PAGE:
What Does the Subscription Economy Mean for Sport and Recreation?

First and foremost the subscription economy means opportunity. It’s not a threat to individual governing bodies, or associations & clubs, or even to training providers. Nor is it a burden. It’s a massive opportunity to embrace and engage participants on their terms and to focus on them, not on your ‘product’. This means change, however. Possibly massive change, but a mindset of opportunity rather than resistance will reward the brave.

Speaking to the Guardian shortly after taking charge of Sport England, CEO Tim Hollingsworth supported this when said, “[the organisation needed to] think and behave differently [to get more people reaping the benefits of exercise] we can’t keep offering the same things to the same people.”

While the focus of the article was primarily disadvantaged groups, Hollingsworth went on to say, “We have to be more entrepreneurial on the digital side. The principle is that you are taking more of a risk for a great return, because if we carry on doing the same things we will get the same output.” Then, referring to creating a ‘lastminute.com for sport’ he said, “It is not quite the silver bullet but it is one of the most fundamental requirements of sport to get right. We are working with the Open Data Institute but it is a huge piece of work because we need the entire sector, including sports clubs and local authorities, to understand the benefit of opening up its data.”

Subscription Economy

According to a YouGov survey, 89% of the British were already subscribing to a subscription service in 2017, up 11% on 2016. This likely includes things like gym memberships which is more of a payment plan and a way to tie people in to a fixed term than what we really mean by the ‘subscription economy’.

No, the focus in the subscription economy is on the customer and is relationship-based not transactional. We should be thinking more of Uber and Spotify and the disruption they caused to the automotive/taxi and music industries, respectively, than the transactional subscriptions offered by gyms.

Netflix is even more interesting from a sport and recreational standpoint. Why? Because it brought different content distribution mediums (TV, movies) under one subscription service, and went on to develop their own content.

Monthly subscriptions. Binge watching. No ads. On-demand through multiple devices/formats. Personalisation. Customisation. But, would Netflix have been so successful had they not been able to aggregate different distribution channels? That’s difficult to know for sure but what is certain is the value it brings to their customers.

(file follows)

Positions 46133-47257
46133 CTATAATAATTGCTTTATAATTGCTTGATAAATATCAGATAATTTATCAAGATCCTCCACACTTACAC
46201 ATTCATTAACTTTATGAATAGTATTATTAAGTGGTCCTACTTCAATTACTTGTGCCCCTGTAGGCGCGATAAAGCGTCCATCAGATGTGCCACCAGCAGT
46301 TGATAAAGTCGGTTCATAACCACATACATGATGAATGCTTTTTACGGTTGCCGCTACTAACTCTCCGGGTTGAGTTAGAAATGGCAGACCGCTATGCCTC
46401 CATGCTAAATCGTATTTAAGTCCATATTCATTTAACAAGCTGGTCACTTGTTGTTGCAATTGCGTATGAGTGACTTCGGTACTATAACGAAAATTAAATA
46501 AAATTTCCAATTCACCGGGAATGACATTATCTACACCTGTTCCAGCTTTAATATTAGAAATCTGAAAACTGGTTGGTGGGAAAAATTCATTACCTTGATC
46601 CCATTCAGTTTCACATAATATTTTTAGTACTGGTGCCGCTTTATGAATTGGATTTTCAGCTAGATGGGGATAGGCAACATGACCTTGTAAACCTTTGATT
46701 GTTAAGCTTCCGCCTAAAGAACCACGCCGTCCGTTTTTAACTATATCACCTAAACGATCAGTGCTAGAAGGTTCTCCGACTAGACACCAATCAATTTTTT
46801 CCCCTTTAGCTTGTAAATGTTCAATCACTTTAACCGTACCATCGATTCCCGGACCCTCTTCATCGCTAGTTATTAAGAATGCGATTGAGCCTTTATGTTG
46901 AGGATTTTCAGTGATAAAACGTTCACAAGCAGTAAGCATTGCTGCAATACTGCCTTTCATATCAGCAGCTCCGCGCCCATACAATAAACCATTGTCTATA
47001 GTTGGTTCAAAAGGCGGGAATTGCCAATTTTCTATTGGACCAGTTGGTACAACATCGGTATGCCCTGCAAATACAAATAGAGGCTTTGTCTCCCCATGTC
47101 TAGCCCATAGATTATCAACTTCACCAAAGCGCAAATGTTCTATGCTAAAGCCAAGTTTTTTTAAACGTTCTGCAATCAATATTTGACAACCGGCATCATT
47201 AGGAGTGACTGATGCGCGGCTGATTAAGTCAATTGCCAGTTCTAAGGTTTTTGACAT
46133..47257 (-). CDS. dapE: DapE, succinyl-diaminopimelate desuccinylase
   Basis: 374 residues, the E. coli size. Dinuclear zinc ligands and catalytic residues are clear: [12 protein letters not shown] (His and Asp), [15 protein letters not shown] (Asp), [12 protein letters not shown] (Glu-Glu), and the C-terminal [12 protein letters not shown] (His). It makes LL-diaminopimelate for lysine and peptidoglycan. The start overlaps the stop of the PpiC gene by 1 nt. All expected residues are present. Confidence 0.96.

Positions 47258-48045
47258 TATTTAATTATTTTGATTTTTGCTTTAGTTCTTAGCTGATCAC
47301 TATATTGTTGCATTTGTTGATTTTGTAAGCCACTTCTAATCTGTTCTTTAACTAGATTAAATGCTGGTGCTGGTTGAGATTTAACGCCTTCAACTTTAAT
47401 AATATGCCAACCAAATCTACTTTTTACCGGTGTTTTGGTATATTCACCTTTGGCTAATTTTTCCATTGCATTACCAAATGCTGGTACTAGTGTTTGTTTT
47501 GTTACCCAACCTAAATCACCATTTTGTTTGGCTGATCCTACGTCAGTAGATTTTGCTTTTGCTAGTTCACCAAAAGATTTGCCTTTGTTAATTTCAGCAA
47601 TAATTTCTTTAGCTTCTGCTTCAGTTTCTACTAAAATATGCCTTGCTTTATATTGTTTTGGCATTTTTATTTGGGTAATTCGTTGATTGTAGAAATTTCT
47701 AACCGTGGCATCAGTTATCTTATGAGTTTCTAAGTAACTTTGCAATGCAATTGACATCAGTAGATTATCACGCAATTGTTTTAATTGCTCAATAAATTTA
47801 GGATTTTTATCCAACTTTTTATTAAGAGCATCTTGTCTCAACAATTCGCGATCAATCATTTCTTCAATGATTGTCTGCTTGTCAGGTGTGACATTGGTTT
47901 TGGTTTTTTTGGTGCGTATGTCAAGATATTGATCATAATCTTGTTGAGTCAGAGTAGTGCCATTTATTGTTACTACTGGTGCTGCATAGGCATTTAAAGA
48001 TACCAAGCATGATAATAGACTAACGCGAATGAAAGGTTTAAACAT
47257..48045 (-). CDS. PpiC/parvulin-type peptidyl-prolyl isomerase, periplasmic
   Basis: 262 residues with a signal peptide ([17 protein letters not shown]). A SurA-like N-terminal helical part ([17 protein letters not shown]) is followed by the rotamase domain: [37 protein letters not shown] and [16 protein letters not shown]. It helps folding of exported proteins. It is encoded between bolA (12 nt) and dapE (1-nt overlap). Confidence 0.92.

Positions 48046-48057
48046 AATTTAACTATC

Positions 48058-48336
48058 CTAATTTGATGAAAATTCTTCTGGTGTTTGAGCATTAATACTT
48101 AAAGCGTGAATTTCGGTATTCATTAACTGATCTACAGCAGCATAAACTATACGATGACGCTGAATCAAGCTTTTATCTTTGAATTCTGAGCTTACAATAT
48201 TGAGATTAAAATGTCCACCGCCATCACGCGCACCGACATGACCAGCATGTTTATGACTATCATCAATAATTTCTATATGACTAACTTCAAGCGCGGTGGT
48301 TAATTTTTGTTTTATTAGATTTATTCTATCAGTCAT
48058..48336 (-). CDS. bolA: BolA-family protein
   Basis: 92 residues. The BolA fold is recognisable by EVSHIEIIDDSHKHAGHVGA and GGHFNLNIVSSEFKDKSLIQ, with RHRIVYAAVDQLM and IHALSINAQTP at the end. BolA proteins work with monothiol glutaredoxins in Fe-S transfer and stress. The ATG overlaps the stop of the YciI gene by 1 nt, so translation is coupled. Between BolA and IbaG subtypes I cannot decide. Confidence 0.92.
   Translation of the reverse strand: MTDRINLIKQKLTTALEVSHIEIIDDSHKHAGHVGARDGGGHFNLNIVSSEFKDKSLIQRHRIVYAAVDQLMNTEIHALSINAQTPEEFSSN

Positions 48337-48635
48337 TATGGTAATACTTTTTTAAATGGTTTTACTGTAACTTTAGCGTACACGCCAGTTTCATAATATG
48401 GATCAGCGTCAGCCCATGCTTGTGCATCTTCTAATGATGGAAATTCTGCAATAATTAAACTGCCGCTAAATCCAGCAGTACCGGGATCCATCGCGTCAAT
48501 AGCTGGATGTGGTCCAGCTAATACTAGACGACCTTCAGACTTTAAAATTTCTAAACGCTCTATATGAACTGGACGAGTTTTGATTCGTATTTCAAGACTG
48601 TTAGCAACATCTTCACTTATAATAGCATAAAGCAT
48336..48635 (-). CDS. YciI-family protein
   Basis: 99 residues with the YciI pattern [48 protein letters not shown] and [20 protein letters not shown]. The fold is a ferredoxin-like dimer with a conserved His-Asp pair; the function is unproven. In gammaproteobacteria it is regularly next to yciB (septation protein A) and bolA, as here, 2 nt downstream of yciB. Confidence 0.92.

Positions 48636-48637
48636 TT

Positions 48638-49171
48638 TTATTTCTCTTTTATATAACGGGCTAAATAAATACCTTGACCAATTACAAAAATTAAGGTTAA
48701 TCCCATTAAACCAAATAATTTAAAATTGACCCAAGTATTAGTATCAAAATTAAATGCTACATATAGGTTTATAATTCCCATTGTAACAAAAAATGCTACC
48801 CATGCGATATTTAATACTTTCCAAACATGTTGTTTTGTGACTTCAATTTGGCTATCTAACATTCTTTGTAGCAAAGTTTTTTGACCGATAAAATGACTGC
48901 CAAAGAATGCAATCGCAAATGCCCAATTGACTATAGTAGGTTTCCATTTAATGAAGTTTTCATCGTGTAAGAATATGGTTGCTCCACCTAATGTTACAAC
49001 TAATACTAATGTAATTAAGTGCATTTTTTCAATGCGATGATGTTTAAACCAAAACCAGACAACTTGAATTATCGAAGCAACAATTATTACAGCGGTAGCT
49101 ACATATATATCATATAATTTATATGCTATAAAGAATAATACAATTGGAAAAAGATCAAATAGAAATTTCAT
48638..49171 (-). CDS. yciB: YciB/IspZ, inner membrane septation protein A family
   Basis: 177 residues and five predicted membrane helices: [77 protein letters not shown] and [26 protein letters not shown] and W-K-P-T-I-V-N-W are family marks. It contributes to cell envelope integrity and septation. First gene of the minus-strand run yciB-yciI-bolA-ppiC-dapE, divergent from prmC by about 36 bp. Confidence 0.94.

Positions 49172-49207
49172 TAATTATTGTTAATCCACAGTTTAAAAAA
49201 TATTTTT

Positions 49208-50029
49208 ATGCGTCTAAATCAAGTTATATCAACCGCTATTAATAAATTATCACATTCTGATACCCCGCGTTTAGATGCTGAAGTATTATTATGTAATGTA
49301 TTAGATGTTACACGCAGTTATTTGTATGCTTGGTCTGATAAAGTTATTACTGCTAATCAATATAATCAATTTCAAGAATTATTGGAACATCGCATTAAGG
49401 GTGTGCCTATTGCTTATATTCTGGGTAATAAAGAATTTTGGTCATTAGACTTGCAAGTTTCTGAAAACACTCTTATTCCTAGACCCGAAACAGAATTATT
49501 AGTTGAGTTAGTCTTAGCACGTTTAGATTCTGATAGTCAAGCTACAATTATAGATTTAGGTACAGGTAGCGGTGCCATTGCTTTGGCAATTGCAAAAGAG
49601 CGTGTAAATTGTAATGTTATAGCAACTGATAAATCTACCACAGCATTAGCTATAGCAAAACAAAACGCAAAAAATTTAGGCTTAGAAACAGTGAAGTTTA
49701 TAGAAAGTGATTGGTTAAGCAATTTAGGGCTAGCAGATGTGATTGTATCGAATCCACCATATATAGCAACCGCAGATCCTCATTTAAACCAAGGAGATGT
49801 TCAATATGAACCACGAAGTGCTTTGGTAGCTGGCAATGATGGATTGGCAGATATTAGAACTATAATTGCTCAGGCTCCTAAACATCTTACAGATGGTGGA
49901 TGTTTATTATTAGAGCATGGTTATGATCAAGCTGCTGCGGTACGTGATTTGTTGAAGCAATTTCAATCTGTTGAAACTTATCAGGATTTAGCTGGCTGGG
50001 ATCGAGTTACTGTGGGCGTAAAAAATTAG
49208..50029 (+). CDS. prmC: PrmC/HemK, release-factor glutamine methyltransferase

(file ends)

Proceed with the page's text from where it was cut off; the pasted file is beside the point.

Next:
What does this mean to me?

As we stated earlier, the subscription economy presents a great opportunity to governing bodies, associations & clubs, and training providers alike. It’s much more than new approaches to pricing or simplifying the membership process. It’s thinking laterally about what your customers want; using data to enable personalisation and customisation; and facilitating multiple sport and recreation activity participation under one service (subscription).

That all means sharing data as Tim Hollingsworth pointed out above. It’s also great news for tahdah as we hold multiple governing bodies data in one multi-tenant, cloud-based system (obviously separately and walled today) making that sharing of data seamless when required.

Not only does tahdah afford the individual the opportunity to manage their multiple activities in one digital system, we can also facilitate governing bodies in truly leveraging the subscription economy, putting their customers front-and-centre in everything they do.

It might be tempting for some to think that the pendulum has swung too far in favour of the customer. If that’s you, then check out the performance of subscription economy companies versus the S&P 500. Revenues over a 5 year period are growing at a factor of 9 greater than the standard index.

Subscription Economy Index

To find out how tahdah can help you bring that growth and participation to your sport, please contact us here.